Last Thursday's Mississippi Supreme Court decision to dismiss a lawsuit brought by former Gov. Ronnie Musgrove and 21 school districts was pushed into the background as the state Board of Education approved the newest batch of accountability standings.
It was a game changer that likely resulted in a sigh of relief across the street at the state Capitol.
It might've been one of the most crucial decisions by the state's highest court, because it finally settles whether the Mississippi Adequate Education Program funding formula is binding or whether the Legislature can ignore the calculation. The court ruled that the MAEP was not binding on the Legislature. It also ruled that it was not the appropriate role of the judiciary to appropriate funds, in this case $235 million in damages in underfunding as alleged by the plaintiffs.
The MAEP funding formula has only been fully funded twice since its passage in 1997. In fiscal 2018, which began July 1, the MAEP calculation was more than 2.43 billion, while the Legislature appropriated 2.2 billion for K-12 education. That's a difference of more than $232 million, which is more than the budgets for state community colleges or the Department of Mental Health. Forcing the Legislature to fully fund the formula calculation would've caused either massive cuts to other agencies or tax increases.
If the Musgrove lawsuit had been successful, it would've opened the door for more lawsuits that would've turned the state's judiciary into appropriators. In New Jersey, there was a series of 22 lawsuits from 1985 to the present by failing districts asking for a bigger chunk of the state education fund pie, known as the Abbott lawsuits.
These court decisions forced the state to give 55.6 percent of all state education funds to just 31 out of the state's 588 school districts. It's little wonder that the Garden State has the nation's highest property tax rates.
Mississippi would've become Garden State lite if the court would've sided with Musgrove and the school districts. With the appropriation authority in the courts, wealthier districts such as Madison County and Ocean Springs would've had to ask their local governments for property tax increases to make up for the lack of state revenue.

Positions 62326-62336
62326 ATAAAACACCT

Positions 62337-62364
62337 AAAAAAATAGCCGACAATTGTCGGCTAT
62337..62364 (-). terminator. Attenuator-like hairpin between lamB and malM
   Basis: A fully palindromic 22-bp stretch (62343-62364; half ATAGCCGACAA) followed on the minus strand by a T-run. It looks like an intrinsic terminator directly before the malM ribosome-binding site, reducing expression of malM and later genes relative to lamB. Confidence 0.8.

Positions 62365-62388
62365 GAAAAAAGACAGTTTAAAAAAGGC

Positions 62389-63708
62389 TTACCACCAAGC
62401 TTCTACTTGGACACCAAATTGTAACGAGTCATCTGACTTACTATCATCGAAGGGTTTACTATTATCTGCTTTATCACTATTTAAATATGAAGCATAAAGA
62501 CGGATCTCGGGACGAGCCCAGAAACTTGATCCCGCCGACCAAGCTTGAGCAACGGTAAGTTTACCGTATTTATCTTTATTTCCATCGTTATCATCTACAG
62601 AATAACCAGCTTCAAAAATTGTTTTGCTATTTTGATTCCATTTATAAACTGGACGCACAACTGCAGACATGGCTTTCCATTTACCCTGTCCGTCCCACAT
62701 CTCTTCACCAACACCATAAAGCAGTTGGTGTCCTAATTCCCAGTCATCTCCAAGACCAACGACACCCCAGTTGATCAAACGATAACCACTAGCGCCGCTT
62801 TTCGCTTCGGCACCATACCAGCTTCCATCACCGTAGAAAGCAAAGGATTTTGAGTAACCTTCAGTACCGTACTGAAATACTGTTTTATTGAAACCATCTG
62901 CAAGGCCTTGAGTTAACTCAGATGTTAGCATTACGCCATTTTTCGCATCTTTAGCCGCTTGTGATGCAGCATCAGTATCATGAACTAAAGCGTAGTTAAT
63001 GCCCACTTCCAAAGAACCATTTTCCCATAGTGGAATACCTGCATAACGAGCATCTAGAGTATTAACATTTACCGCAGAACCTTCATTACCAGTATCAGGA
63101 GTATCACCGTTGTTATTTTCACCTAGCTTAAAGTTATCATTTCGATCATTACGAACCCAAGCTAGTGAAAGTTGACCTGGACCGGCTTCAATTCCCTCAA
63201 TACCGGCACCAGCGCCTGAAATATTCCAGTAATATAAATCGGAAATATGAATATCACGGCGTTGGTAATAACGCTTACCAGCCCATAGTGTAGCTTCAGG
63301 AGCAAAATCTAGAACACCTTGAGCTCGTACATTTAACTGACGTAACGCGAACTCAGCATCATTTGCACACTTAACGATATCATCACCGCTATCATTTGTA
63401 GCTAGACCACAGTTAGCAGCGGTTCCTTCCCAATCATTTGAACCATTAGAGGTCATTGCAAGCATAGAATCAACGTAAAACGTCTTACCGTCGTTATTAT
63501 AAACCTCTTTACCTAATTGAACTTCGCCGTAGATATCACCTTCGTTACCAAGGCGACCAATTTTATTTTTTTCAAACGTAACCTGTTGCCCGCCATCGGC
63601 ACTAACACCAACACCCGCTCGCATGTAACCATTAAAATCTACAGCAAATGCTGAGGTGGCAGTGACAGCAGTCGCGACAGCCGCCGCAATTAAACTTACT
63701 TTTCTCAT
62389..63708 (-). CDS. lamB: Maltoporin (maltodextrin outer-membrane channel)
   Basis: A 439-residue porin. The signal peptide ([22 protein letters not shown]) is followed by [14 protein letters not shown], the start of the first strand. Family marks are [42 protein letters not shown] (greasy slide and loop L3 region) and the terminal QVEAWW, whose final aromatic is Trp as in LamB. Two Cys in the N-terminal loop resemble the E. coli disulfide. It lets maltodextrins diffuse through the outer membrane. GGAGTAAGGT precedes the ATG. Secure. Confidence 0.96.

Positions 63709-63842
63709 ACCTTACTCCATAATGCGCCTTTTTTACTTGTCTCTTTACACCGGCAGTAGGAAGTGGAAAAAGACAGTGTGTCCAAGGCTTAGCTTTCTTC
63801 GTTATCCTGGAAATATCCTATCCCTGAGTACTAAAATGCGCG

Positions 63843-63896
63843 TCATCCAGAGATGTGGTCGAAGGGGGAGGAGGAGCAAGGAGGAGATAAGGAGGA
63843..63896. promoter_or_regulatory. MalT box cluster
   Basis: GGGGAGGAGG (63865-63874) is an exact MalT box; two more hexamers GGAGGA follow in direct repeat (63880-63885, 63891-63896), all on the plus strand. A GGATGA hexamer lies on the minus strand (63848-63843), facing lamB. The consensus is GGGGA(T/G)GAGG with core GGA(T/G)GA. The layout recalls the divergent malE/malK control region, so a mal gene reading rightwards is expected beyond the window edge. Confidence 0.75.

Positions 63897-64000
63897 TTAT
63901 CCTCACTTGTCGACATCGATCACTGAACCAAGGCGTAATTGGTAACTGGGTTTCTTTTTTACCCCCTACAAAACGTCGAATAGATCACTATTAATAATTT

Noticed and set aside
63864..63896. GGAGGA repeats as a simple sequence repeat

Musgrove's lawsuit was one of two pincers that threatened to put K-12 spending in the hands of the courts. The passage of ballot Initiative 42 in 2015 would've done the same thing, giving power to the Hinds County Chancery Court to provide injunctive relief.
By the way, the same non-profit that sued New Jersey's state government multiple times was the same group that helped write Initiative 42.
Now that issue is settled, it's time for the Legislature to come up with a new formula after last year's proposal didn't even get off the runway. Concerns over how much less wealthier districts would receive was the key concern that sank basing the proposal on EdBuild's recommendation.
A new funding formula needs to accurately calculate how much it really costs to send one child to school and do it in a way that balances providing poorer districts with funding to make up for a lack of local sources while not forcing districts in wealthier areas to pay higher property taxes.
The money needs to have strict controls to ensure that it isn't used to bloat central office staffs, but go directly to the classroom. The formula also needs to encompass all K-12 spending — which is a considerable amount when you factor in the Education Enhancement Fund and other programs that are outside of the MAEP allocation — to give taxpayers a more transparent picture of how their dollars are being spent.
Steve Wilson covers state and local government for the Mississippi Independent News Service. You can follow him on Facebook and on Twitter.